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Prosecutors Violated Plea Agreement

In Warren, the sixth circuit held that the prosecutors violated the plea agreement on resentencing.

Warren's Plea and First Appeal

Warren pled guilty to felon in possession of a firearm with a written plea agreement.  This agreement indicated the government was to “recommend that the court impose a sentence within the range and of the kind that the guidelines set.”  The plea agreement also said that the government “had an independent obligation to avoid “suggest[ing] in any way that a variance was appropriate.”  After the plea agreement, the district court notified Warren that they were considering an upward variance.

The court sentenced Warren to 120 months in prison, doubling the high end of Warren’s guidelines range.  Warren appealed, stating the district court relied exclusively on his criminal history to vary upwards.

The 6th Circuit agreed stating ““because the Guidelines already account for a defendant's criminal history,” the district court's “extreme variance” based solely on Warren's criminal history was “inconsistent with the need to avoid unwarranted sentence disparities.”

Warren's Resentencing

At resentencing the district court circulated a notice of a possible upward variance.  At sentencing the court asked the government’s general position.  The prosecutor indicated that the government entered into a plea agreement and that they had no intention of violating.  Next the government indicated awareness of Warren’s prior convictions but not about the conduct that gave rise to the same.

The conduct at issue was two attempted felonious assaults that were based on shootings.  The first felonious assault involved him shooting two people and the second incident involved shooting at a vehicle that contained Warren’s own family members.

The prosecutor stated  “So I just want to make sure that the court is aware that the government did not have that information at the time that it entered into the plea agreement and quite probably would have made different recommendations had it known that information.”

Warren’s counsel argued that this was a violation of the plea agreement.  The court disagreed, stating that the court construed the government's comment simply as explaining “why and how it is they came about to enter the [plea] agreement.”

The court eventually sentenced Warren to 96 months in prison.  Warren appealed, stating that the government breached the plea agreement.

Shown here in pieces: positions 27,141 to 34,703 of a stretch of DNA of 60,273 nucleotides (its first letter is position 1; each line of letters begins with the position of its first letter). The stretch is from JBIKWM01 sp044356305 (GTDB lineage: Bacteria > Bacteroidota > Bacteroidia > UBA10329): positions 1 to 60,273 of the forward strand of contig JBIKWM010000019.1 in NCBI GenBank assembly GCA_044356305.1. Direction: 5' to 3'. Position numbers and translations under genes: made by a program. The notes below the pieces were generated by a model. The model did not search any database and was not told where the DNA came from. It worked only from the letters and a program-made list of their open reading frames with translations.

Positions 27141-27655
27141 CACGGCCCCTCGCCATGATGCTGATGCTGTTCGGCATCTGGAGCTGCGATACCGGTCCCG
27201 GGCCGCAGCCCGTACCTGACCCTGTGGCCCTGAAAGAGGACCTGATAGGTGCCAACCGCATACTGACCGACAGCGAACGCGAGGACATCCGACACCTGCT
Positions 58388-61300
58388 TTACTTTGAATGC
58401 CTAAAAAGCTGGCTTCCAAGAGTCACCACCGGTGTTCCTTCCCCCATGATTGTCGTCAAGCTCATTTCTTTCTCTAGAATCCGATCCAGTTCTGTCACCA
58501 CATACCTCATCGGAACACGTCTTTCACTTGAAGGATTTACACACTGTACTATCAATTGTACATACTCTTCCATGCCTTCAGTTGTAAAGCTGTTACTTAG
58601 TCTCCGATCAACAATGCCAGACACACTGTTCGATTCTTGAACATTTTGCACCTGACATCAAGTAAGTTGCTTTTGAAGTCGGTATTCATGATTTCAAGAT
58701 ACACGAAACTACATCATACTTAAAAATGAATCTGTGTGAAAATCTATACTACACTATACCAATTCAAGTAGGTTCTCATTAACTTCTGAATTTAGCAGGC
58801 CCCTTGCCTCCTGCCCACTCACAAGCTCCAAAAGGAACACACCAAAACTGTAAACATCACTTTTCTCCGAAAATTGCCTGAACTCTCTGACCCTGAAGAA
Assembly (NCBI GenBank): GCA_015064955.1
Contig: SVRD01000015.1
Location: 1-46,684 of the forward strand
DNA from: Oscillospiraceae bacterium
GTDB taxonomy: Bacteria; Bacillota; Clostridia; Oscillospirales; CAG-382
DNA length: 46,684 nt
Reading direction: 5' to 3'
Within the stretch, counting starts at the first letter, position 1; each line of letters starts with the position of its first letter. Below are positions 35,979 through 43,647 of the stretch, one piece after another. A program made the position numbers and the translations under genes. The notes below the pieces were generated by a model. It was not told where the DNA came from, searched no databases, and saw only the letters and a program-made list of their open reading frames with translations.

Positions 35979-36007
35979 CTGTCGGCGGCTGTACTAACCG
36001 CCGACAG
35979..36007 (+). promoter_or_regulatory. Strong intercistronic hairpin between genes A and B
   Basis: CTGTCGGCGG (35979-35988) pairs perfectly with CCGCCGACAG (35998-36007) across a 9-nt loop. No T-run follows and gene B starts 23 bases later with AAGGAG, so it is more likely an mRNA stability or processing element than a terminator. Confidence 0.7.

The 6th Circuit's Decision

The Court noted that when you look at the fact that “the government here committed itself not to in any way “mention [a variance] as something to think over,” “bring [a variance] to the mind for consideration,” “propose” or “mention” a variance “as a possibility,” or put a variance “forward by implication.”

The court indicated that the government did not keep their promise:

“The government told the court it likely would have made a different recommendation had it known Warren shot at multiple people, severely injuring one. At the very least, this brought a variance forward by implication—the remark cast doubt on the adequacy of the Guidelines range and injected reservations about the plea agreement itself. It relayed to the court that the government agreed to the plea with incomplete information and no longer felt a Guidelines sentence was appropriate. And by undermining the Guidelines range as an appropriate sentence, the government “suggested” in some way, even if indirectly, that the court should vary.”

The court went on to note that the government bookended their remarks with a description of the crimes that Warren committed.  This included a statement to not agree to Warren’s guidelines range again if given the chance as well as why there would not be agreement to those guidelines.  “That's especially true because the district court already had access to the information the government relayed—it was in Warren's presentence report.  So the government's conduct “undoubtedly constituted advocacy, because the government was not providing any new factual information to the district court.”

The court also noted that in the broader context, the government made its remarks after the court invited the parties to comment on whether it should impose a variance.

“In other words, the government specifically identified the defense's advocacy for a Guidelines sentence as the basis for its comments, and it pointedly undermined the claim that it agreed the range was appropriate. That the prosecuting attorney repeated her views that the government was having second thoughts about the plea agreement even after defense counsel objected leaves little doubt as to the intent of the government's comments at sentencing.”

Further, the court noted in Santobello that whether the government’s breach actually influenced the court is irrelevant.  ““when a plea rests in any significant degree on a promise or agreement of the prosecutor, so that it can be said to be part of the inducement or consideration, such promise must be fulfilled.”

Warren's Resentencing for Plea Brings New Judge

The court stated that although this was not a reflection on the judge, “it is “necessary for defendants to get the benefit of the bargain, and to preserve the appearance of an impartial judiciary—one that is not influenced by the prosecutor's previous breach.”

The Sixth Circuit Reversed the ruling of the district court and remanded the case back down with instructions to be resentenced by a different judge.  No. 20-3045

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